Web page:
Look where you want to go applies to the elephant turn just as much as it applies to riding. As you turn your head, be sure to scan the area you are in and the direction you will be turning the bike to confirm a safe line of travel. Finish the scan by setting your sights on a location where you want the bike to stop at.

Keep that vision locked on the target as the bike spins around so that you will know when you need to pull in the clutch to stop the rotation


After completing LEAN, LOCK, STEP, & LOOK, the only thing left to do is to spin the bike around. To complete the elephant turn, release the clutch while simultaneously giving the bike a quick twist of the throttle. TIP: The amount of throttle is dependent on how much resistance the rear wheel needs to break traction. In some instances, it could be a 1/4 turn of the throttle.

Guide the bike to spin around you using your left foot as the pivot point. The more throttle you give, the faster the bike will spin around. Once the bike has turned 180°, fully engage both clutch and front brake. You have done it!

Watch all of the steps in real-time here:

Set realistic expectations as you begin to learn this technique. The perfect elephant turn may not happen on your first go, but with repeated practice, the steps will blend into one fluid motion.

The first time you encounter a blocked trail or hazard that can not be ridden over or around, you will be thrilled to jump off your bike and quickly turn around and ride on. The days of performing a 12-point turn with a 600lb/270kg bike are over!

If the bike feels out of control during an elephant turn attempt, then pull in the clutch fully to cut power to the engine. Let the bike roll and assist it upright with your right hip. Once the bike is standing tall, gently engage the front brake. (See the 2:06 mark of the video above)

Mastering clutch-throttle-brake balance is one of the many essential skills needed for the elephant turn. Let’s look:

Clutch CAM & Throttle-Brake CAM views

See more close-up examples as well as elephant turns from the right side (weak side) in our Elephant Turn FAQ YouTube video here.


Mastering the seated Elephant Turn on an adventure motorcycle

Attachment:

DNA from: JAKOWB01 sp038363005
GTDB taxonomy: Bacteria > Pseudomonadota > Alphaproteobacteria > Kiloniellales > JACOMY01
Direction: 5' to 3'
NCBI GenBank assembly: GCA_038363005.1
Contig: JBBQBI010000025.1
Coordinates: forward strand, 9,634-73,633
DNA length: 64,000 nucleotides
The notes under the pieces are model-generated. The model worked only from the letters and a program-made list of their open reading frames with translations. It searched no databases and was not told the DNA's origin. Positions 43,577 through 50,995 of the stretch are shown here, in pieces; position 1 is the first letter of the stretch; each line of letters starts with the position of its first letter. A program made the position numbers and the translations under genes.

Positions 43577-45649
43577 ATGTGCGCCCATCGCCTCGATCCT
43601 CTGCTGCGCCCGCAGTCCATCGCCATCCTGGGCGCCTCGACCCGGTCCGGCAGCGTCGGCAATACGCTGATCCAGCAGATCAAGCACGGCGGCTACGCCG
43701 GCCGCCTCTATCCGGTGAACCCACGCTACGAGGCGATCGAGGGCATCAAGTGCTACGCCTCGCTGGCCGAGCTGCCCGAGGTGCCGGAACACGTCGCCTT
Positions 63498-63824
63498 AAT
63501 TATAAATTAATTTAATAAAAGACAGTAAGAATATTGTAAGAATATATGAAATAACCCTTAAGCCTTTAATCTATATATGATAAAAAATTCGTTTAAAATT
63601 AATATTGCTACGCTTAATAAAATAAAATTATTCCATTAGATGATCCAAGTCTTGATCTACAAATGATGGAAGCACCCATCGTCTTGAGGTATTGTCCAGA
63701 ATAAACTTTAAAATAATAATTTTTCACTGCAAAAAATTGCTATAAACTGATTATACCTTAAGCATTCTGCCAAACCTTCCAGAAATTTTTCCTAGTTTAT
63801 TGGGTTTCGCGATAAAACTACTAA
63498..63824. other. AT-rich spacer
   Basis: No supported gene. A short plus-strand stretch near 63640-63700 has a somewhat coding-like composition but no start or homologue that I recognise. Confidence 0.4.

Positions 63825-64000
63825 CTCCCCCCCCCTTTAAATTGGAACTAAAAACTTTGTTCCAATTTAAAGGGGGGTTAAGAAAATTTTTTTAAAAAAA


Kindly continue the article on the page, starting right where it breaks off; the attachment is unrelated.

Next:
A seated elephant turn follows the same LEAN, LOCK, STEP, LOOK recipe. However, all steps must happen much faster. In a left-sided seated elephant turn, the full weight of the bike lean is placed on the left leg.

A slowly executed 180° turn from the seated position will fatigue the left leg quickly and may lead to more frequent drops. These bikes are big and heavy and when they reach a certain lean angle, they will want to drop.

SAFETY TIP: Do not try to fight a falling bike if it is at the angle of no return. Instead, pull the clutch all the way in to cut power to the engine and quickly take a WIDE step out with your left foot to allow the bike to fall to the ground beneath you. Keep yourself from getting trapped under the bike it at all costs. Once the bike is safely on its side, kill the engine, dismount, and take your time lifting it back up for your next try.

Safe recovery during a failed attempt

Seated elephant turns may also be a challenge on loose or sinking terrain due to the increased difficulty of creating a solid pivot point. If the ground beneath you is slippery or loose, be sure to use extra caution.

Likewise, riders who are very short as compared to their bike height will need to use more speed and/or upper body strength to keep the bike from falling during the seated elephant turn. Keep practicing to find the body position that works best for you.


BMW GS Trophy competition Elephant Turn

Every second year, BMW hosts a GS Trophy competition for amateur riders. The seated elephant turn is a must-learn skill if you are keen to try for a spot in representing your country at the next event.

For competition, there is typically a 5-meter square box set up that participants are tasked to ride into and then perform a seated elephant turn. The added challenge is that you will need to place your left foot on a set spot throughout the 180° turn.

Competition Elephant Turn

Check out an overview of common GS Trophy challenges on our YouTube channel here.


How to turn an elephant turn into a donut

The pinnacle of spin turns is the donut … complete 360° controlled spin of the bike. If you have ever done one, you already know how much fun they are. The donut is not about necessity, it is just about enjoying yourself on your bike.

If you are aspiring to do your first donut after mastering the seated elephant turn, then start by simply performing 2 elephant turns in a row. By cutting the donut in half, you can get a feel for the idea of spinning 360°, but with a short pause halfway through. After the double-elephant is feeling good, go ahead and try for the full circle spin.

When first trying a full donut, you may need to hop on your foot to keep up with the spinning bike. With practice, your technique will tighten up and you will have more control.

Double Elephant Turns plus Right & Left Donuts

At first, you may go 2/3 or 3/4 around, but with more experience, you will achieve your first donut. Congratulations!